February 20, 2020
Famous Massachusetts indie looking for new home; despite boom, some indies still struggling
by Mike Lindgren
Word that beloved Newton, Mass. independent bookstore New England Mobile Book Fair has laid off staff and is looking for a new home belies the common narrative that indie bookstores are enjoying an across-the-board renaissance.
According to an article in Patch by Jenna Fischer, the New England Mobile Book Fair—which we former New Englanders know is neither mobile nor a fair—must find a new home soon or face the end of a 65-year run as one of the Boston area’s most beloved stores.
“It was the bookstore where I shopped for most of my life,” said Newton native and Melville House intern Sarah Alpert. “I used to go there at least once a week, to calm my nerves and sift through remainders.” According to Alpert, NEMBF’s troubles were accelerated by the move from the iconic warehouse site to a temporary home in a nearby strip mall. “The new store lacked the charm of the old store, the dark and bookish feeling that I used to crave. I was relieved, though, to find that they were at least surviving and hadn’t gone far. I really hope they stay in the area, so that I can continue to browse when I feel like book shopping.”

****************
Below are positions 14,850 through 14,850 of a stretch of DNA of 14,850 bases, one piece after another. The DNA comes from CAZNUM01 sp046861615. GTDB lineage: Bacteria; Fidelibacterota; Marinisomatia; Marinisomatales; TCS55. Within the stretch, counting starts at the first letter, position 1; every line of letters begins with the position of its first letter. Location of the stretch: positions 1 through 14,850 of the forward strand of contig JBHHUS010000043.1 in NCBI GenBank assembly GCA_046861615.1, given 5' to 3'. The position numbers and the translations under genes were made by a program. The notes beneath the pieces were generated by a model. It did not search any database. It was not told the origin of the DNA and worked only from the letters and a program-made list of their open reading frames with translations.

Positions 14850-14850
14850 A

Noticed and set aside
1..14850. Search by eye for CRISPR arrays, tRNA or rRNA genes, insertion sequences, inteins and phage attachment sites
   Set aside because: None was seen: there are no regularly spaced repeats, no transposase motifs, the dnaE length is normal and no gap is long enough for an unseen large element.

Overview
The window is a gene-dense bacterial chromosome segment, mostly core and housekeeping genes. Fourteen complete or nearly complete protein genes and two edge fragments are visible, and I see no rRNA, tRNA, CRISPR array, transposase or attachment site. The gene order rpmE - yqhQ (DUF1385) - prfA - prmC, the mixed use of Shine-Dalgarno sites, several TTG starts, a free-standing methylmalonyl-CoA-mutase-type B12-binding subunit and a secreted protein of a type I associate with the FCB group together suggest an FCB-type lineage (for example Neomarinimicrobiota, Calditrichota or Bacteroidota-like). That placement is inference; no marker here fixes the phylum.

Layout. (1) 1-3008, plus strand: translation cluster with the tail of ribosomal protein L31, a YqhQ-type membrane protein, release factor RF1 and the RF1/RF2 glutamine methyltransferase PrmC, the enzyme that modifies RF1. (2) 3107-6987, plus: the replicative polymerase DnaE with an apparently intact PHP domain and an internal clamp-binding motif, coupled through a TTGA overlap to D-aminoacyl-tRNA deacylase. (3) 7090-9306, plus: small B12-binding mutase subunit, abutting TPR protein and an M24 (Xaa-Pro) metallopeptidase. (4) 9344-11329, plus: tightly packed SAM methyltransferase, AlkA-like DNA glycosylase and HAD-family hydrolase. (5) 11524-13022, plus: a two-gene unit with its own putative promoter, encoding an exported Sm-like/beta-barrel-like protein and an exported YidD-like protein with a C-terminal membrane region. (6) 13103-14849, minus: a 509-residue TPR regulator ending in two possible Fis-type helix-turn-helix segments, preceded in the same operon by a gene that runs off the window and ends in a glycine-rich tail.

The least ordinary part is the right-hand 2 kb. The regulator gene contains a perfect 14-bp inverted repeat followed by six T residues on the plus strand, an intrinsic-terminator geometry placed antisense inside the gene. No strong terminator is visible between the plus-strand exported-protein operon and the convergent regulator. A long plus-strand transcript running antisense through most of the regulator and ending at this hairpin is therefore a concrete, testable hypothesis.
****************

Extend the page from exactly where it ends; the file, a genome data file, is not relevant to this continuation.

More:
Even aside from our long-time status as part-time booksellers here at John Street, we have a long memory of tragically departed stores (au revoir, St. Mark’s! so long, Coliseum! sayonara, Gotham Book Mart!), and we feel like we die a little death every time an indie closes.
The plight of NEMBF, as well as of other struggling indies like New York’s Book Culture, indicates that high rent and competition from online booksellers like Amazon are still formidable threats for many independent bookstores, even as the trend, thankfully, seems to continue in the other direction. As has been widely reported—even The New York Times
stopped interviewing Trump voters in diners long enough to report got in on the trend!—independent bookstores have been enjoying a recent resurgence.
The news doesn’t help New England Mobile, though. The Patch article quotes NEMBF owner Tom Lyons, who has taken to driving Uber part-time in order to make up the financial shortfall, as saying that “My mind spins constantly on: How do I make this work? We may be here, or maybe after 65 years it goes away.”
Michael Lindgren is the Managing Editor at Melville House.